Road access issues, harbour still top of the list for Kaikoura businesses
Local Kaikoura business owners told Steven Joyce that road access, harbour access and making the town a destination were key priorities.
The new infrastructure minister travelled up State Highway 1 from Christchurch to Kaikoura on Wednesday to check on the condition of the highway, returning by the inland road.
Joyce made a swift visit to town for a meeting with several local businesses, including tourism operators Encounter Kaikoura and Whale Watch Kaikoura. He also swung by South Bay harbour to check dredging progress.
Joyce said the meeting, his third in Kaikoura since the November 14 quake, was to "get a temperature check" of how businesses were going and to work out how to "get the blood pumping through the town".
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"Part of it today is to get a sense of what you've managed so far with tourism from the south, what you think is going to happen next, what your worries are."
Familiar issues such as road access and harbour access for tourism and fishing boats were reinforced, while other issues such as inadequacies in passing on key information to foreign tourists and improving Kaikoura's status as a destination were also raised.
At the meeting, NZTA earthquake recovery manager Steve Mutton said they were looking to have SH1 north of Kaikoura fully functional by Christmas, if not sooner.
"I'm very confident ... that we will be able to open that up earlier, and we're driven and passionate about doing that – but we need to do it safely."
He said the agency's immediate "pure focus" had been to get the town connected by road as they knew it was their lifeline but work had been put in to prepare for the work to the north.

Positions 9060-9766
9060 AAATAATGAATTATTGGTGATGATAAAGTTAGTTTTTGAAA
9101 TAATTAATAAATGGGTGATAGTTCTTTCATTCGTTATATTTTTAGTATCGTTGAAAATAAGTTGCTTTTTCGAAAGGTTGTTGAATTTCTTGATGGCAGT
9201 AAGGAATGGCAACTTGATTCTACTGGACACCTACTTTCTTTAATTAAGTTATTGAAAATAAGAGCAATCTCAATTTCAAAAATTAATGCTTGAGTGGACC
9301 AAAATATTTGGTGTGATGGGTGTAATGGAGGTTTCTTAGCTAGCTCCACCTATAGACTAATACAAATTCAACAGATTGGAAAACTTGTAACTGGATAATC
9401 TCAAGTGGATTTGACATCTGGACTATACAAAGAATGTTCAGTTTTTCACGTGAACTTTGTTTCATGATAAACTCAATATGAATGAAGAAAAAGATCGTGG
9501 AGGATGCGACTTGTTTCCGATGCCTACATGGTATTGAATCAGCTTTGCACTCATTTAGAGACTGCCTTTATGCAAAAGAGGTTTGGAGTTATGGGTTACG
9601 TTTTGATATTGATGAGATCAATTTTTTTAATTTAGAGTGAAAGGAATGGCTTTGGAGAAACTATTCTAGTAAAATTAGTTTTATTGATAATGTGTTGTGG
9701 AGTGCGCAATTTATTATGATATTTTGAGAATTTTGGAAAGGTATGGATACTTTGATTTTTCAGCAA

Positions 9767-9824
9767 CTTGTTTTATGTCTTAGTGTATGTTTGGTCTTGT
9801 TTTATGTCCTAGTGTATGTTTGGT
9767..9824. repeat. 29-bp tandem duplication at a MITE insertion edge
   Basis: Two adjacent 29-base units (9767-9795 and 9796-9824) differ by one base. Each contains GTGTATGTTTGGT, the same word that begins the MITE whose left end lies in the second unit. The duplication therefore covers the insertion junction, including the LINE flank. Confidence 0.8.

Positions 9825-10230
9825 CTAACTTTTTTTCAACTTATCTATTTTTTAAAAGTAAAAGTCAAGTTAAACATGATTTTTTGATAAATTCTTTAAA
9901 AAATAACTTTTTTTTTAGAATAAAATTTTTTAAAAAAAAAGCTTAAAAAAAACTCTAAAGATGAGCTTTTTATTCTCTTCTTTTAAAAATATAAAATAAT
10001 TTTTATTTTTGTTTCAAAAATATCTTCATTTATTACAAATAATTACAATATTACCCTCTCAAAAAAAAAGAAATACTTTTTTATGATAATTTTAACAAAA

"There's been a whole lot of stuff that's been happening in the background that you don't know about for the north."
"What we want to do is clear tracks around the toes of all the the slips north of Kaikoura so we can get to Ohau Point."
"Once we do that, we're going to have crews attacking that slip-front from both sides. While we do that we're going to have other multiple crews working on all the other slips between Kaikoura and Ohau and Ohau and Clarence."
Mutton said they were putting "like a million litres of water on those slips every day" to take the loose material away, as well as using abseilers in the area to direct where the "very targeted" sluicing was going.
At the second major slip north of Kaikoura, sluicing had exposed two massive rocks hanging over the road. Mutton said each one weighed over 100 tonnes.
"So suddenly we've got a bit of an issue here, to decide what to do, and we're probably going to blast those rocks out, because we've got to look at resilience for the route for the long-term."
Meanwhile, the highway south of Kaikoura will continue to see closures as stabilisation work continued, with road closures scheduled for next Monday and Tuesday to allow more rock to be sluiced and removed.
Despite the road being open, there were still issues with getting people to Kaikoura.
Whale Watch Kaikoura general manager Kauahi Ngapora said some tourists were still struggling to get to Kaikoura despite the open roads, and the challenge was improving delivery of relevant information to international visitors.
Another challenge was that Google maps was currently unable to find a route to Kaikoura he said.
"If we're talking about becoming a destination we need people to be able to find us."
The marine mammals were the "key drawcard" needed to make Kaikoura a destination, but that was restricted by harbour access for the big tour boats, making harbour work "critical", said Ngapora.
Whale Watch are currently running three tours per day. Normally, they would be running 16 trips per day at this time of year.